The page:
It looks like the unemployment rate in Mexico has fallen to just under 5%. Back in July when the numbers started to show the number of Mexicans returning to Mexico was hitting agriculture and construction, the U.S. news media began to take notice. Now the numbers look like they've dipped below 5% - something that could have consequences for both the U.S. and Mexico. Not only might the U.S. begin to see an even sharper rise in food prices due to weather patterns, but that problem might be made worse by labor costs as the cheap labor of undocumented pickers is hard to replace.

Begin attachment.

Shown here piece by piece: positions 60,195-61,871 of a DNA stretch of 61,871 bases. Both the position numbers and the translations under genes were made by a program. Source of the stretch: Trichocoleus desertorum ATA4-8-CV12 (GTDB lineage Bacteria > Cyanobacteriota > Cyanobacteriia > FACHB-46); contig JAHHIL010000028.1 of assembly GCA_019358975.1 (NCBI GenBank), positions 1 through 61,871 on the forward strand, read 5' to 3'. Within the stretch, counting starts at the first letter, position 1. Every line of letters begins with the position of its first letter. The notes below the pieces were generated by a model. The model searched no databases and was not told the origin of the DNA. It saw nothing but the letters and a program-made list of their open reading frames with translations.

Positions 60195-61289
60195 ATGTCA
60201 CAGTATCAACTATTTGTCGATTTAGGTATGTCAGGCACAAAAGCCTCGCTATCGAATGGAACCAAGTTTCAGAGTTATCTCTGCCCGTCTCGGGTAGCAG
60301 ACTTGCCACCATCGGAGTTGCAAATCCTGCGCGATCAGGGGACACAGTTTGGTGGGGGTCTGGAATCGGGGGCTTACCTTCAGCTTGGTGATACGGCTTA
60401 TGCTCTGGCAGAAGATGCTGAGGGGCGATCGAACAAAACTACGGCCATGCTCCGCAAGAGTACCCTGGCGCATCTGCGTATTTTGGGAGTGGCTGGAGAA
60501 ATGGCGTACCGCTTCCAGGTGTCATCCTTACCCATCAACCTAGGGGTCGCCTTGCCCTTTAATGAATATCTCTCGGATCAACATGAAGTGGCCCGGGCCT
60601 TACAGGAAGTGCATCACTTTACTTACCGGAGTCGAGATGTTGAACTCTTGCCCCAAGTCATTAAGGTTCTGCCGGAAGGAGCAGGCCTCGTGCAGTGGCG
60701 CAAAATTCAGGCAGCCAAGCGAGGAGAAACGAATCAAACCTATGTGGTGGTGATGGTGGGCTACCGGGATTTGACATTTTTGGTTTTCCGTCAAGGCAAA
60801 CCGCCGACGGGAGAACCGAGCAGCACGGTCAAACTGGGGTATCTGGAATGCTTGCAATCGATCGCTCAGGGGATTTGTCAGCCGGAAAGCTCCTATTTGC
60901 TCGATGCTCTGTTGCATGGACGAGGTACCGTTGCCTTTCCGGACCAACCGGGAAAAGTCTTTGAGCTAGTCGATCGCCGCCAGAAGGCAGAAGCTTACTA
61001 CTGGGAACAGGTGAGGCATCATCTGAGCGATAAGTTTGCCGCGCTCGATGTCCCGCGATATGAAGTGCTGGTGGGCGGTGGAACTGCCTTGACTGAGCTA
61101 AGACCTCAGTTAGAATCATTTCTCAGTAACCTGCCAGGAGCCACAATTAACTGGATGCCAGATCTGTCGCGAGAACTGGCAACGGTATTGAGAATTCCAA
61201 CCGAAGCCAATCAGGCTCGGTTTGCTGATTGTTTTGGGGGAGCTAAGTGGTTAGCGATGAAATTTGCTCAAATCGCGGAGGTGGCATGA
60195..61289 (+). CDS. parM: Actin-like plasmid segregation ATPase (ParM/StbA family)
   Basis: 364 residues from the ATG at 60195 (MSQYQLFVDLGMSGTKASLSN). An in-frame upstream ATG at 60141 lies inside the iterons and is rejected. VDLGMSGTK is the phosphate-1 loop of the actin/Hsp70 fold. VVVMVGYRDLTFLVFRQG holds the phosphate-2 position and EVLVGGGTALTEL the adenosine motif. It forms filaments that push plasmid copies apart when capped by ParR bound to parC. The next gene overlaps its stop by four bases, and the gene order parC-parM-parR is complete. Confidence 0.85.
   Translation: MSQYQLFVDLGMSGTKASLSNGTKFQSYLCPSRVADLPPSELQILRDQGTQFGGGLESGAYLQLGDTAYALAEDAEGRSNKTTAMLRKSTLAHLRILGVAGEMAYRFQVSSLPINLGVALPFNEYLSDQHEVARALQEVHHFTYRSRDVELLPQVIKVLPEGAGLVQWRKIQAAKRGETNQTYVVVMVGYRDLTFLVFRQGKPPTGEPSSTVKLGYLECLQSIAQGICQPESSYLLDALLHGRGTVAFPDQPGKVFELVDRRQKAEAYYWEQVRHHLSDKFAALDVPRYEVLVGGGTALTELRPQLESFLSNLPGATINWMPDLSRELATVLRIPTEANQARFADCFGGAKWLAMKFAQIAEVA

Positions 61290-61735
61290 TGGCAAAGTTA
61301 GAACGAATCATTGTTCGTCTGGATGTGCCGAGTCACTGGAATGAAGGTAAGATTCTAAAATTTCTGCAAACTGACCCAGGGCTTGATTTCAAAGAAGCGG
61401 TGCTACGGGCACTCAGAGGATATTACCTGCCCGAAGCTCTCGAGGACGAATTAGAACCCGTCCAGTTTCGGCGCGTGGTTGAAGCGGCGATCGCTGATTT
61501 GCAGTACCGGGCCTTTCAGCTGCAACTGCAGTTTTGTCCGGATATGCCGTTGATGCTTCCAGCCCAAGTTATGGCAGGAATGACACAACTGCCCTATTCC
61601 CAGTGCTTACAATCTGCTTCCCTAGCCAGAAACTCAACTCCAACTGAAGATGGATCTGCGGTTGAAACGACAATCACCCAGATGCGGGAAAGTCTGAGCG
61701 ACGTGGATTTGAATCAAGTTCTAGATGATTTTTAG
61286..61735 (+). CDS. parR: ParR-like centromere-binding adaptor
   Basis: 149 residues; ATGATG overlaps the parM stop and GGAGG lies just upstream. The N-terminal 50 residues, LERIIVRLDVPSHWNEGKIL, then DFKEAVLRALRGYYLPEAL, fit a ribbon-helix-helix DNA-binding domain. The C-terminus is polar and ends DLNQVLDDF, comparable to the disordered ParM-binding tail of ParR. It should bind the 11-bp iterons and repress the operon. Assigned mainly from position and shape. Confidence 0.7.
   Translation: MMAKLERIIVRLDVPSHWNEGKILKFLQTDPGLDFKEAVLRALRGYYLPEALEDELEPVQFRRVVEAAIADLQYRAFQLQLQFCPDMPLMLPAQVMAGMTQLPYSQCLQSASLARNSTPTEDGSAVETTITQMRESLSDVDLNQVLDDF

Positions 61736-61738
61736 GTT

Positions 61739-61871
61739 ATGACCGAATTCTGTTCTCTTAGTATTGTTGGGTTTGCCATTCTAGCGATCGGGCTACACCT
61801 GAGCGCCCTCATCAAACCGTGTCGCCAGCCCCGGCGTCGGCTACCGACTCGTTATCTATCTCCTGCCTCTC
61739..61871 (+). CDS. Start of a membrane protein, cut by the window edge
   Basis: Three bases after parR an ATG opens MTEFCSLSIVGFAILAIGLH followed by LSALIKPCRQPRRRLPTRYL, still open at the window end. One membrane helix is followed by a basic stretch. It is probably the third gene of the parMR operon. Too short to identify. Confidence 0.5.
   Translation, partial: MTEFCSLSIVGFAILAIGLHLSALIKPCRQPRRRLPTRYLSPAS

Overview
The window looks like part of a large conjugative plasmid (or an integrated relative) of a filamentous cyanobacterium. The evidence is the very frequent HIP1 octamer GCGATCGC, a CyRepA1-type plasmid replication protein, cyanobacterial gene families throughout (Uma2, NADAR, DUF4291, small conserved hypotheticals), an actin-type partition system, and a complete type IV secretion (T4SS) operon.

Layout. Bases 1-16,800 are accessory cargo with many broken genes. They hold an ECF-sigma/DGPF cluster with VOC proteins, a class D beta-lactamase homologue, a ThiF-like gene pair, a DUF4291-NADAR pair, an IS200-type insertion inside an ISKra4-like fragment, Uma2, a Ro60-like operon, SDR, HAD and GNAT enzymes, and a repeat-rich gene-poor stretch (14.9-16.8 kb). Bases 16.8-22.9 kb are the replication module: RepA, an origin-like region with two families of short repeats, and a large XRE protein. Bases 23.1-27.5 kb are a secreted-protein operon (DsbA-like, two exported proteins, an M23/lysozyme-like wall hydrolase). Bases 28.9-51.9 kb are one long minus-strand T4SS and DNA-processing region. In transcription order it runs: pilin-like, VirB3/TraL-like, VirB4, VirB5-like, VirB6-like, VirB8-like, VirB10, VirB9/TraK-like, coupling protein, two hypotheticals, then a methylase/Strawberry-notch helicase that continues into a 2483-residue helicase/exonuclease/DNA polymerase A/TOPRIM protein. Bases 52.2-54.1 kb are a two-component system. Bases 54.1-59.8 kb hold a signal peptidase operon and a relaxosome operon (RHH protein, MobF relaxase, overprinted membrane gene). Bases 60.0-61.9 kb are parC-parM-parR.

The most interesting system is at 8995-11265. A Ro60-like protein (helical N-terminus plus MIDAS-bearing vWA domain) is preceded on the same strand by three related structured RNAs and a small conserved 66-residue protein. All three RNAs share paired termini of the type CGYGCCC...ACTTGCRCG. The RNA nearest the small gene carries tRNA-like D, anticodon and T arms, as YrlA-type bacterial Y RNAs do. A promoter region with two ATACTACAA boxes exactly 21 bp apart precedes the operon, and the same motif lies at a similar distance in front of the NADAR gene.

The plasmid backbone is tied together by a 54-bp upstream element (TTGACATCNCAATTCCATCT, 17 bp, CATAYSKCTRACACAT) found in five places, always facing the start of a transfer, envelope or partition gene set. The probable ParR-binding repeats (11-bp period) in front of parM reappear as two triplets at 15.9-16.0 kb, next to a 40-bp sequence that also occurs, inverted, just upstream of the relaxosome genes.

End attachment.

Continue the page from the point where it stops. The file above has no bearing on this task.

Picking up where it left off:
For Mexico, it might mean a slow-down in productivity if there aren't enough workers to contribute. It might also mean a hike in prices: Businesses like to see unemployment at around 5% to help keep labor costs down. Mexico has already wrestled with higher food prices over the last few years, can it handle another hike? On the up side (well, maybe), this from the Mexican consul in sacramento:
"It's now easier to buy homes on credit, find a job and access higher education in Mexico," Sacramento's Mexican consul general, Carlos González Gutiérrez, said Wednesday. "We have become a middle-class country." (see more here)
On a down note, sales of port-a-border will fall: